YOU CAN’T JUDGE CANDIDATES ON THEIR CHURCH AFFILIATIONS
Your missionary to Capitol Hill,
The question I’m asked most these days goes something like, “So whad’ya think of that Mitt Romney’s Mormonism?” More times than not, they mean, “I like some things about him, but I’m afraid of his religion.”
The first thing I tell people who ask me this is when it comes to political candidates—especially for president—religious affiliations mean nothing. Just remember the two Southern Baptists we’ve had in office: Jimmy Carter and Bill Clinton! (If that doesn’t surprise you, George Bush is a United Methodist that attends a liberal Episcopal Church!)
What matters is not the religious label people wear. Barack Obama is a member of the same denomination as that of the great 19th-century revivalist and abolitionist Charles Finney. (This week on Faith and Action Live! I’ll talk about Obama’s recent comments at
What matters is what a candidate credibly stands for now, is willing to be held accountable for in the future, and whether he or she has a realistic program for achieving those outcomes during his or her presidency. For me, the litmus test is easy: Does the candidate credibly stand for the three great pillars of morality and culture, especially the sanctity of life (which includes security for all Americans from the womb on) the sanctity of marriage and the family and the public acknowledgment of God?
I’m not suggesting we look for the perfect candidate because you’ll never find one. (Ronald Reagan was married twice and First Lady Nancy consulted the Zodiac.) But on the whole, does this person’s life, values, platform, the company he or she keeps, suggest this candidate can strengthen the moral and cultural foundations of American civilization? And if so, does he or she have a credible plan and an apparent capacity to actually get it done while in office? These are the operative questions.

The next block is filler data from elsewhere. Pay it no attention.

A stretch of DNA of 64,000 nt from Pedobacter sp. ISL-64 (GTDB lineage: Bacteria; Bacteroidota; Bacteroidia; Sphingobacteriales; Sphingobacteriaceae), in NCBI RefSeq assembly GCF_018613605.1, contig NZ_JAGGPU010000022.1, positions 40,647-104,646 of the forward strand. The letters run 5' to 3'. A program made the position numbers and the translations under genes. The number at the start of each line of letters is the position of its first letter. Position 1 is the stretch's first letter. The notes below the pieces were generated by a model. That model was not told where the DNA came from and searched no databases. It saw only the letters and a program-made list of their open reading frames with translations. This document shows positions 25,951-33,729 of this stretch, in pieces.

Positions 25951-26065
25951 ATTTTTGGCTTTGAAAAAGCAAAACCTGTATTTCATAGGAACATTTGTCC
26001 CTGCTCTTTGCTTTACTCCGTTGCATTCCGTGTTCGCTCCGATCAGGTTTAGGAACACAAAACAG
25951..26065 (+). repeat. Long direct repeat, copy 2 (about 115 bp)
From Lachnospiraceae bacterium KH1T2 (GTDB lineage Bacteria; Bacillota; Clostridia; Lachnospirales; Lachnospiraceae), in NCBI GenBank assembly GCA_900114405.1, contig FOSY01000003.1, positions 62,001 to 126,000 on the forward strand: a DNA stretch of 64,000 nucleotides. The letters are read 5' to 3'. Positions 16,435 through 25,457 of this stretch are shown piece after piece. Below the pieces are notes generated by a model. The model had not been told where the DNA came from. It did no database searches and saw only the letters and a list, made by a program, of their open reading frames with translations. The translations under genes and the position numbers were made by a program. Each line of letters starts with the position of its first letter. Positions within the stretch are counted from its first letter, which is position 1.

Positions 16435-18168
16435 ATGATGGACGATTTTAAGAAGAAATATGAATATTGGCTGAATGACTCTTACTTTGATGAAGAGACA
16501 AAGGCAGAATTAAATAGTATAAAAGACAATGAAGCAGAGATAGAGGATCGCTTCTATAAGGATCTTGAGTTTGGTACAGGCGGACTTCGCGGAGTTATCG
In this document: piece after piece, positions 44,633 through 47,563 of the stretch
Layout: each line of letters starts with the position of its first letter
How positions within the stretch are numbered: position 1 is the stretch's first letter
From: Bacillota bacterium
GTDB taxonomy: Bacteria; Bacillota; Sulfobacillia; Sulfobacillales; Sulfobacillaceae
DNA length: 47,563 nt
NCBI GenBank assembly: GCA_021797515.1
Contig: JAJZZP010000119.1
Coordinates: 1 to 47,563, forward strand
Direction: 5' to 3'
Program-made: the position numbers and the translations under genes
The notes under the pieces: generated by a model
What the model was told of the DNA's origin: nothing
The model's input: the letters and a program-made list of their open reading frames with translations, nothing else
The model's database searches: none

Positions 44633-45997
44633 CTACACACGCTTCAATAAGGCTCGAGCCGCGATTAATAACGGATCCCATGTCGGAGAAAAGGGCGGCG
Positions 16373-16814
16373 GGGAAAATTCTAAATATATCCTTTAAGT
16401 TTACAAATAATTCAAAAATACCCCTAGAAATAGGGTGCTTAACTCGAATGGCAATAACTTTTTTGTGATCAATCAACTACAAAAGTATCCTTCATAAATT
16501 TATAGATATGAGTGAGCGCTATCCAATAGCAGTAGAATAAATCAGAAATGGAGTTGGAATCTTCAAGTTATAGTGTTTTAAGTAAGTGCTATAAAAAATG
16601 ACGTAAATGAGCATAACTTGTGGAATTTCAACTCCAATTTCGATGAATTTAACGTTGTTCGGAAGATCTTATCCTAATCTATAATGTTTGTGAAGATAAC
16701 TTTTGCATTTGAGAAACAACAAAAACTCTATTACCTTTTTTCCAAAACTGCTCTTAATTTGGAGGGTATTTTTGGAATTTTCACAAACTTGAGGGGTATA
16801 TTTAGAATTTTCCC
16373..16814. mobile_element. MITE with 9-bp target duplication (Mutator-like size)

Whether it’s Rudy Giuliani’s or Sam Brownback’s Roman Catholicism, Hillary Clinton’s or John Edwards’ Methodism, Barack Obama’s United Church of Christ membership (and I’ve actually preached in some good United Churches of Christ!), Fred Thompson’s church of Christ background (the one with the small “c” in “church”), Mike Huckabee’s Baptist ordination, or so on and so forth, it’s the core principles and credibility that count—not the labels.
There are good Christians and bad; good conservatives and bad; good "others" and bad. Mitt Romney’s church label means nothing as far as his fitness for president, just as is true with all the rest. When it comes to a person’s convictions, capacities and credibility, church labels can mean everything and they can mean nothing at all. In fact, in many cases they mean the exact opposite of what we might think. Church labels may even mean two different things at once: Republican Senator Orrin Hatch and Democratic Senator Harry Reid are both members of the Church of Jesus Christ of Latter Day Saints, but they espouse very different political views.
The Founders made it quite clear in the Constitution: There would be no religious test for public office: “no religious test shall ever be required as a qualification to any office or public trust under the
I’ll make a confession to you: I voted for Jimmy Carter in 1976 because he was the “born again” candidate who taught the Bible in his Baptist Sunday school. That was the last time I let a church label mean anything, one way or the other.
My best advice is to judge Mitt Romney and the rest of the candidates on the factors that matter; but don’t judge him or anyone else on church affiliation. That would be a mistake.
Have you got your tickets yet? My brother Paul and I hope to see you at our 25th ministry anniversary on November 17! This will be more than a
Rev. Rob Schenck
Faith and Action
202-546-8329, ext 104